I received a call from the company that produces The Balancing Act on Lifetime Television. They wanted to feature our products on their show, but there was a pretty significant cost associated with it. Should I consider this opportunity?
By Jennifer Manocchio
It is not uncommon for Sweeney to receive calls from production companies that want to feature our clients’ products on their television show. The first time I received this type of call, I took the bait, but quickly learned after some investigating that this wasn’t a traditional media opportunity. In fact, it was a lot of smoke and mirrors.
In most cases these production companies fund specialty show by requiring companies to pay money for their product to be featured. The “producer” calling is typically an excellent sales person. He or she will rave about your product, make the opportunity sound glamorous and will push you with a quick timeline. Don’t fall into this trap. Traditional television news or credible talk show coverage (Ellen, Oprah, etc.) will not cost you anything and television news producers will not give you a sales pitch.
If you receive a call from a production company wanting to feature your product on their television show, ask these questions to determine if this is a media opportunity or simply advertising.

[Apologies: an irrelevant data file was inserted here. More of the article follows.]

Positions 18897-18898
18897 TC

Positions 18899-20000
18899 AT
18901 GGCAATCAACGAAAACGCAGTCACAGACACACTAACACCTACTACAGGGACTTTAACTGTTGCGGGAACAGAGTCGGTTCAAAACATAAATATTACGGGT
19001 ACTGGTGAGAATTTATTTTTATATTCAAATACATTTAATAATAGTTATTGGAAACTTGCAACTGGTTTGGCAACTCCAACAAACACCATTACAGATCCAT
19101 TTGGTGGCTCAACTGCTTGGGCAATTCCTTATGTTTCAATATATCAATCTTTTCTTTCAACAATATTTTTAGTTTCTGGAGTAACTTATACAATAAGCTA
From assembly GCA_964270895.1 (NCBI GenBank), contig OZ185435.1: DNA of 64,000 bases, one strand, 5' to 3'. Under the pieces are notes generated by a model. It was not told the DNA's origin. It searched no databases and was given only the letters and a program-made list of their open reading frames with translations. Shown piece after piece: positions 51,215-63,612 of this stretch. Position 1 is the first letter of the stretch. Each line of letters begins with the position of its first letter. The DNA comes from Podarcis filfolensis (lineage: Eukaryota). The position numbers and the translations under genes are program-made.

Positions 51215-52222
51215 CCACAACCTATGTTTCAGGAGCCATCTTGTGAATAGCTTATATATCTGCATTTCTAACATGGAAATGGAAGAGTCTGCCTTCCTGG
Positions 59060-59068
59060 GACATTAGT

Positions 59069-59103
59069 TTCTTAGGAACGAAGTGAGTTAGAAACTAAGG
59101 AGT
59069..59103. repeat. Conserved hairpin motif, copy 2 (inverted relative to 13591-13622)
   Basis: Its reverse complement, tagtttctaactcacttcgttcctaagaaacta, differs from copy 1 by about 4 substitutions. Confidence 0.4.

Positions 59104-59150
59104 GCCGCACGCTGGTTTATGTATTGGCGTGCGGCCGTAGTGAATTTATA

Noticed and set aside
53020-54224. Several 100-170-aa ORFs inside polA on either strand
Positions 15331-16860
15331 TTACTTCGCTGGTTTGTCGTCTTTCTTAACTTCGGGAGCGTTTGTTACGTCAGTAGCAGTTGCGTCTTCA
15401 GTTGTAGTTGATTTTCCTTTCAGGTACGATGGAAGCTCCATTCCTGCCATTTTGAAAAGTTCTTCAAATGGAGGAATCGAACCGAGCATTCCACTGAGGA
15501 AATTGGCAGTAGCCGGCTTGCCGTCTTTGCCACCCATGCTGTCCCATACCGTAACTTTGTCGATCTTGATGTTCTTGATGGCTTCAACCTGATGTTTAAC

1. How many people watch this show? When you ask about audience reach, most production companies will tell you that the show “reaches X number of people”. However, since Neilson does not monitor most of these cable television shows there is no way to confirm the number of people actually watching the show.
2. How much will this cost? There is always a cost associated with these “opportunities”. Some could be as low as $5,000 and others can be as high as $40,000 and up. A traditional media opportunity with Good Morning America or CNN will not cost you a single penny. The most media will ask for is a product sample. And some media outlets will actually purchase the product on their own because the free sample can be considered a “gift” by the outlet’s guidelines.
In the case of The Balancing Act, I would immediately decline this advertising opportunity. You would be much better off investing that money into a publicity and media relations campaign where you can achieve two or three times the amount of coverage with more credible media.
Have questions or want to learn more about achieving high quality media coverage, contact me at jennifer at sweeneypr.com or 910.772.1688.